Boone, now the special assistant to the general manager with the Washington Nationals, kept drifting as the ball sailed down the first-base line and near the dugout.
"The catcher is supposed to go down there and wait until he gets called off by the first baseman," Boone said.
Rose was slow to react, Boone said.
"I really thought Pete had to be coming, but I never heard him," Boone said. "I kept going and I remember thinking, 'Where the hell is Rose?' "
Boone also remembers thinking the worst as the ball came down: "I thought Pete was going to hit me, and we both were going to fall into the dugout and mess the play up," he said.
But his thoughts turned euphoric after he lunged for the ball and it bounced off his mitt and into the glove of the, um, hustling Rose, whose Prince Valiant haircut flapped in the wind as he made the signature play of the World Series.
"I wanted to kiss him," Boone said.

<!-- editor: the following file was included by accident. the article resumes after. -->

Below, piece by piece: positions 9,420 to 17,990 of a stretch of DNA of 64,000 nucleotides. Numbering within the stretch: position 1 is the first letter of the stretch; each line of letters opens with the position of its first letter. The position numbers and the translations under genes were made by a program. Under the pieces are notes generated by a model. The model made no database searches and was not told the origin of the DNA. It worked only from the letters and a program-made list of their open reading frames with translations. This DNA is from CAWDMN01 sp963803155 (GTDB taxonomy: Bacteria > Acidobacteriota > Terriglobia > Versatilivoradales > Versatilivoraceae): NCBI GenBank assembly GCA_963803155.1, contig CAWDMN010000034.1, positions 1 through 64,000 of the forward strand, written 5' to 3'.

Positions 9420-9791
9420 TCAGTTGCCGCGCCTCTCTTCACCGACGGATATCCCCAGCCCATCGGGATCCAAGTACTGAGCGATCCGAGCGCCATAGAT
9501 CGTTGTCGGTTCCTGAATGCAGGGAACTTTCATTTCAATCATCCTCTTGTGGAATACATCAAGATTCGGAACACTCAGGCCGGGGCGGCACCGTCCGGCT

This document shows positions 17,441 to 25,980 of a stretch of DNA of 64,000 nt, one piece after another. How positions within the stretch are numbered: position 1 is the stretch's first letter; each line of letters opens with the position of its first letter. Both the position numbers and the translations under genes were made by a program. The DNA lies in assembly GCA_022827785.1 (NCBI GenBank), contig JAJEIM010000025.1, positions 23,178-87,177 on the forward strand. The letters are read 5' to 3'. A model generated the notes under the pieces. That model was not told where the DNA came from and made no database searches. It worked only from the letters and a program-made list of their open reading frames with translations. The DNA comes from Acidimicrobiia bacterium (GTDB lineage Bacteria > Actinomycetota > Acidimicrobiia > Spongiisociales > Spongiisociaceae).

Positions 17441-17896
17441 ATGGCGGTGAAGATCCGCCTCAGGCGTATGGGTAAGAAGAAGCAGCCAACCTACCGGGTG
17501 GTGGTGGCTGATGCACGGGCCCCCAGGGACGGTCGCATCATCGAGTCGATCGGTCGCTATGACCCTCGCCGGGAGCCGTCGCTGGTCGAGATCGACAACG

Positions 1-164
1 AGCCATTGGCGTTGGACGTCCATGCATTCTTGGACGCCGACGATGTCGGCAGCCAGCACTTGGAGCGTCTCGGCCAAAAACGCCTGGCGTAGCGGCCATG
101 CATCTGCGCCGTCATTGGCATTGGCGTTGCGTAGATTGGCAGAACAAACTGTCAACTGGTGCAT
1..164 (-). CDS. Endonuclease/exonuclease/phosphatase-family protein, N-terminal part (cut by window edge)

But forget Rose's nickname, Boone added.
"Charlie Hustle? My [butt]!" Boone said. "I was the one who hustled."
The epilogue to the story, Boone said, is that he and Rose both used Mizuno baseball equipment, and the company was going to use a photo of the famous play with an ad campaign that read: "If one Mizuno doesn't get it, another one will."
"But the photographer wanted too much for the picture," Boone said, "and the campaign never got off the ground."
After that play, the Royals never got off the ground, either.
Contact staff writer Sam Carchidi at 215-854-5181 or firstname.lastname@example.org.